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Kenyan Oil, Hot and Getting Hotter

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An interview with Taipan's Maxwell Birley.

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James Stafford: How does the industry view the financial terms offered by Nairobi in oil and gas?

Maxwell Birley: We believe the terms are reasonably attractive, at least for an oil discovery. The reason that only a few exploration wells were drilled in the past was due to the lack of exploration success -- and this was driven by the lack of understanding by the oil companies of the basins. It wasn't because of financial terms offered by the government.

Now that a discovery has been made and our knowledge is increasing, we are going to see a significant increase in drilling activity and therefore reserve additions to the country.

James Stafford: Is Kenya becoming more a game for the majors rather than the juniors, and do you think we will see more joint ventures in the near future?

Maxwell Birley: In our opinion there is a place for small companies at every stage of the development of an oil province. But it's definitely good news for those juniors with large land positions already in the country. The early movers -- i.e., the companies like Taipan that acquired their acreage before the oil was discovered -- will benefit from the recent oil discoveries. Most of the more prospective acreage has now been leased and therefore the competition for land is increasing.

As large volumes of oil are discovered, the large independent and Majors will start to notice the country more and more. The Majors-due to their size and complexity-tend to be exploration risk averse and prefer to concentrate on large, lower-risk developments.

James Stafford: How would you like to see Nairobi interact with the energy sector moving forward? And how does Kenya compare with other venues in the region like Ethiopia, Tanzania, and Sudan?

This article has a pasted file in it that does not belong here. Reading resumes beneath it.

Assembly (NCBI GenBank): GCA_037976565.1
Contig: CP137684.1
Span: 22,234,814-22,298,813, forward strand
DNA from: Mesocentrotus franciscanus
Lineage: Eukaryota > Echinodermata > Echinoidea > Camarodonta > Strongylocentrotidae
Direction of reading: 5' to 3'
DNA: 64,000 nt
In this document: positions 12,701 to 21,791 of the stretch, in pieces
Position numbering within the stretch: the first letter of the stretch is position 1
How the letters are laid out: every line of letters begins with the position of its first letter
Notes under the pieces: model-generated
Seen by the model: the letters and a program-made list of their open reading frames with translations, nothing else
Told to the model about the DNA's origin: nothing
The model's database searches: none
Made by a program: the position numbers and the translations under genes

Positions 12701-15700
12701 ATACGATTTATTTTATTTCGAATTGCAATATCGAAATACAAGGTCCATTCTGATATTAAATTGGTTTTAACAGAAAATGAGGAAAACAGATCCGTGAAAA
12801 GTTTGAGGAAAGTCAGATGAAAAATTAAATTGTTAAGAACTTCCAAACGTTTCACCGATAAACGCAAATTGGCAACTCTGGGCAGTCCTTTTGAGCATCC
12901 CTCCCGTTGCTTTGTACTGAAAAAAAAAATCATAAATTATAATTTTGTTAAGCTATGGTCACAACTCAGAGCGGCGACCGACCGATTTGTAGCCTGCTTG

Maxwell Birley: There is no doubt that Nairobi is a premium location for business, tourism and families. This is illustrated by the fact that many multi-nationals operating in the sub-Sarahan African region have their head offices in Nairobi. Regarding interaction, it is the oil industry that will need to develop an active and well respected industry body so that broad industry issues can be discussed at the higher levels.

James Stafford: Kenya is clearly the East African leader in oil infrastructure, and is now starting the Lamu Port-South Sudan-Ethiopia Transit corridor (LAPSSET) project. But it will cost $25 billion for the roads, the 1200 km pipeline and 120,000 barrel-per-day refinery. How feasible do think this project is and why? Is it feasible in the timeframe projected by Nairobi?

Maxwell Birley: The resources in Uganda and to some extend south Sudan must be exported. A pipeline through Kenya seems to be the most feasible.

Regarding the time line, having 2.5 billion barrels sitting in the ground just west of Kenya in Uganda is a really strong motivation to build the pipeline quickly. In South Sudan I think they started pumping oil back up north again now, but I think they will want to go through Kenya in the near future.

Whether it's LAPSSET or the Tullow consortium someone is going to build a pipeline through Kenya to the coast in the next few years. We think the pipeline will be located within 175 kilometres from our acreage. The pipeline will be good for everybody in the region but it should be particularly positive for us.

So when we make a discovery on Block 2B, the pipeline will be in the construction phase. In the interim we'll truck the oil by bowser the early production from the fields. Then, depending on the size of any discoveries, we'll build a connecting pipeline into the pipeline from Uganda. I think we're in a very fortunate position now.
No positions in stocks mentioned.
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